Communications blackout hampers CNMI
Communications throughout the CNMI continue to be severely affected as a result of its sole fibre optic cable being damaged.
Communications throughout the CNMI continue to be severely affected as a result of damage to the territory's sole fibre optic cable.
The undersea link to Guam was severed by a boulder last week, cutting all phone, internet, banking and other services to the outside world.
Leilani Momoisea reports.
A limited service has since been restored by the cable's owner, Guam-based company IT&E, but our correspondent, Mark Rabago, says the outages have shown how vulnerable the CNMI is.
MARK RABAGO: There are proposals up in Capital Hill, our governmental centre, to lay down a second cable so we won't be as vulnerable and as isolated when this happens. And there are talks also of fining and even a lawsuit for IT&E because of their failure for the back-up to come up and running.
The director of public health and hospital emergency preparedness, Warren Villagomez, says a lack of internet connection has not affected patient care. But he says Saipan has the only hospital in CNMI that provides tertiary and intensive care, so it's critical to have continued communication with the two other islands, Tinian and Rota, in case emergency evacuations are needed.
WARREN VILLAGOMEZ: We were able to communicate via Sat phones to Rota and Tinian and as well as HF and VHF radio standing up as well, that was the most efficient way to go about that at this time.
The director of external relations at the Northern Marianas College, Frankie Eliptico, says the college relies heavily on social media and email to communicate with students. He says as there's very limited access to email, and social media access is slow, they're using more traditional ways of communicating.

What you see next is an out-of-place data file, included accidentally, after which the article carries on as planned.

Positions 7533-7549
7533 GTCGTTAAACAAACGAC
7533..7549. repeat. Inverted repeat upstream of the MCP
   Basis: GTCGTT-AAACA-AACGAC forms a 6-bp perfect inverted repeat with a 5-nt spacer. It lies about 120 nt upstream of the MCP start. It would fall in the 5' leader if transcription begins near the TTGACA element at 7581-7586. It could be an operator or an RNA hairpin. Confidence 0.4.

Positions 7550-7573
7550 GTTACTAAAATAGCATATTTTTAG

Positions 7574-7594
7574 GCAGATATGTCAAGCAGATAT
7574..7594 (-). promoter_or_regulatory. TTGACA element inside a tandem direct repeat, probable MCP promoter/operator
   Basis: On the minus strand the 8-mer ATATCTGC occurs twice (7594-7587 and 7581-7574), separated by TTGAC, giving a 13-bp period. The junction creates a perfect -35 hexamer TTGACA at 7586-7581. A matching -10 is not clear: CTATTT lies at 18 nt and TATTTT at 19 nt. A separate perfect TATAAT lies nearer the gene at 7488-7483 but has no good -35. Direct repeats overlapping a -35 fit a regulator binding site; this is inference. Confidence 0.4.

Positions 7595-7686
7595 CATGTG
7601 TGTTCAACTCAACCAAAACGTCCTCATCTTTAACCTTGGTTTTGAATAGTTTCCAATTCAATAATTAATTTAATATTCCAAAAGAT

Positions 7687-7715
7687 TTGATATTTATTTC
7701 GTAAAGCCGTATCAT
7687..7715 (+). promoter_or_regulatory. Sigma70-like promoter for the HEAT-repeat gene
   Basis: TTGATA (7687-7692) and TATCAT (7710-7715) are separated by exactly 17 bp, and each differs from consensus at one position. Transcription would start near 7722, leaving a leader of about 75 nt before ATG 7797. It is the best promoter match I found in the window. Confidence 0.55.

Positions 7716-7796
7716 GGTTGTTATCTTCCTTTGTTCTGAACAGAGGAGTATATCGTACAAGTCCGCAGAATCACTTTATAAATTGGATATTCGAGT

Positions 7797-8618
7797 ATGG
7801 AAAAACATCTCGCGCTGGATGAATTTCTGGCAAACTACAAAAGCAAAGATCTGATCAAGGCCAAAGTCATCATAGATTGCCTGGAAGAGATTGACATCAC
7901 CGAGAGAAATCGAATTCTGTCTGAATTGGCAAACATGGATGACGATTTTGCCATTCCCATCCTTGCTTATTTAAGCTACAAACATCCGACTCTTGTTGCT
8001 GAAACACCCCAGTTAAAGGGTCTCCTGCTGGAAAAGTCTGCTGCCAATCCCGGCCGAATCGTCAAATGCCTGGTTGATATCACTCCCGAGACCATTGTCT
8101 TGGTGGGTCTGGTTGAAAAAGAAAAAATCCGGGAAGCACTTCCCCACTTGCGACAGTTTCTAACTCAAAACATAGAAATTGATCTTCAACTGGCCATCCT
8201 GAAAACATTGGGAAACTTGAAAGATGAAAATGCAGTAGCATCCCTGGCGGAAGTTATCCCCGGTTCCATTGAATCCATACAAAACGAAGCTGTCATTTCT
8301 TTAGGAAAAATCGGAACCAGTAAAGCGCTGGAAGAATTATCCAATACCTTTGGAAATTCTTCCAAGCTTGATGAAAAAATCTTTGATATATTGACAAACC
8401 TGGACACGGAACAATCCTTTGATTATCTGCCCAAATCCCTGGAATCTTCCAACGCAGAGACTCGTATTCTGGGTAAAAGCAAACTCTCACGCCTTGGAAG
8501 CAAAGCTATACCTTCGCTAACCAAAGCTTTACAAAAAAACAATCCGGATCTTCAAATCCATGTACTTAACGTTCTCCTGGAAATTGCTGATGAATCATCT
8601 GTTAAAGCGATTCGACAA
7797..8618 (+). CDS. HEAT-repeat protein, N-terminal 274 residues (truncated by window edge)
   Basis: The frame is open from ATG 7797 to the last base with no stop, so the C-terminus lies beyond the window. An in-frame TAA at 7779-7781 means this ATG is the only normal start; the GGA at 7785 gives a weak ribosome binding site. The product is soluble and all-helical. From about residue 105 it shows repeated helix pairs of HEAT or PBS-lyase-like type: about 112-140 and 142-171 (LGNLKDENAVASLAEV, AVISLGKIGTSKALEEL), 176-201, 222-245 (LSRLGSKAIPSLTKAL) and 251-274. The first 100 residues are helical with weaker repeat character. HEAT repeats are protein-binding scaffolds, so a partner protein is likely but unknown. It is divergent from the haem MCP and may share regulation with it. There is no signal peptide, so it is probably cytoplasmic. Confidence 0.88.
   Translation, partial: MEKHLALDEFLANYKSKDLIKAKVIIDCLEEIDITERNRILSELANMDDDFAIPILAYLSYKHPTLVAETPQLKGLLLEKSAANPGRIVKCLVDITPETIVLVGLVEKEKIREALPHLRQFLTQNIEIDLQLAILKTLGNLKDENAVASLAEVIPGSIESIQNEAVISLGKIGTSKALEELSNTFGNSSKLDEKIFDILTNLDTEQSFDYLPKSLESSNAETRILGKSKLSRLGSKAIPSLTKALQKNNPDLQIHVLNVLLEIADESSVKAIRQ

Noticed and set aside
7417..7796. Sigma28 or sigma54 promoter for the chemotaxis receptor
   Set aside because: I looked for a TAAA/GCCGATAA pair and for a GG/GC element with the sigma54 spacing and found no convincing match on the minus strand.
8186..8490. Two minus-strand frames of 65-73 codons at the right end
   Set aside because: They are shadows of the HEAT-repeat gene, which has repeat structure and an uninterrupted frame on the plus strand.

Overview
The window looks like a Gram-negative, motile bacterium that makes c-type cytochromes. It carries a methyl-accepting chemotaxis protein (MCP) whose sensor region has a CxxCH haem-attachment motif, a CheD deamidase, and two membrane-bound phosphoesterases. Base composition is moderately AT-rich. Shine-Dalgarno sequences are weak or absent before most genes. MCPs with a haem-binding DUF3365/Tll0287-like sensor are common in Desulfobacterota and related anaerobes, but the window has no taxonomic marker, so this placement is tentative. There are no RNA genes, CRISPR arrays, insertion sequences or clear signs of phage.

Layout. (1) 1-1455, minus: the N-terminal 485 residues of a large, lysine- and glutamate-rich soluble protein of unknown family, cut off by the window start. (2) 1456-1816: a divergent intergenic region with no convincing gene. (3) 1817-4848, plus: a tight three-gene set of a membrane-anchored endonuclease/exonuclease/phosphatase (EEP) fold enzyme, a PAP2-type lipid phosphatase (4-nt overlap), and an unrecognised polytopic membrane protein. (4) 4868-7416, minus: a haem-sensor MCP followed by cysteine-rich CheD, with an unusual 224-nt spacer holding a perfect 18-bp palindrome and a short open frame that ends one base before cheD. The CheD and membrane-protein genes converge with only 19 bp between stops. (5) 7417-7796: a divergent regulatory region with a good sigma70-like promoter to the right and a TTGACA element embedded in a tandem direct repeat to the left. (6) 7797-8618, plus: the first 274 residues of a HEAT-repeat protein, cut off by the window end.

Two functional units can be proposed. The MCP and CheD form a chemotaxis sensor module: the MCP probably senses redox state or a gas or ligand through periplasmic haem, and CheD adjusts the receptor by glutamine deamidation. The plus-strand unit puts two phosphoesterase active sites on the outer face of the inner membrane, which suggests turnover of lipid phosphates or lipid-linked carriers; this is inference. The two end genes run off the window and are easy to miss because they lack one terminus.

FRANKIE ELIPTICO: Going to the fax machine, having face to face meetings, using the phone lines a lot. Pre-1990s time when the fax was one of the more advanced ways of communicating.
The tourism industry is also under pressure as the internet is a prime source of bookings. The operations supervisor for Century Hotel in Saipan, Carlos Rivera, says since the blackout they have been unable to process requests for accommodation. He says there is no definite timetable as to when the issue will be resolved, and guests are furious at not being able to connect to the internet.
CARLOS RIVERA: The guests that are currently here of course are unhappy with the situation. But I guess they've done alternate things. Instead of being cooped up in their room and using their wi-fi, they're venturing out in the island and getting more sun than they've expected.
IT&E is still awaiting a boat from Taiwan to fix the undersea fibre optic cable, and it could be up to three weeks before normal communications are restored. Meanwhile, IT&E has partnered with its business rival Docomo, to install an aerial fibre system on Rota, which is expected to increase internet speed on Saipan.
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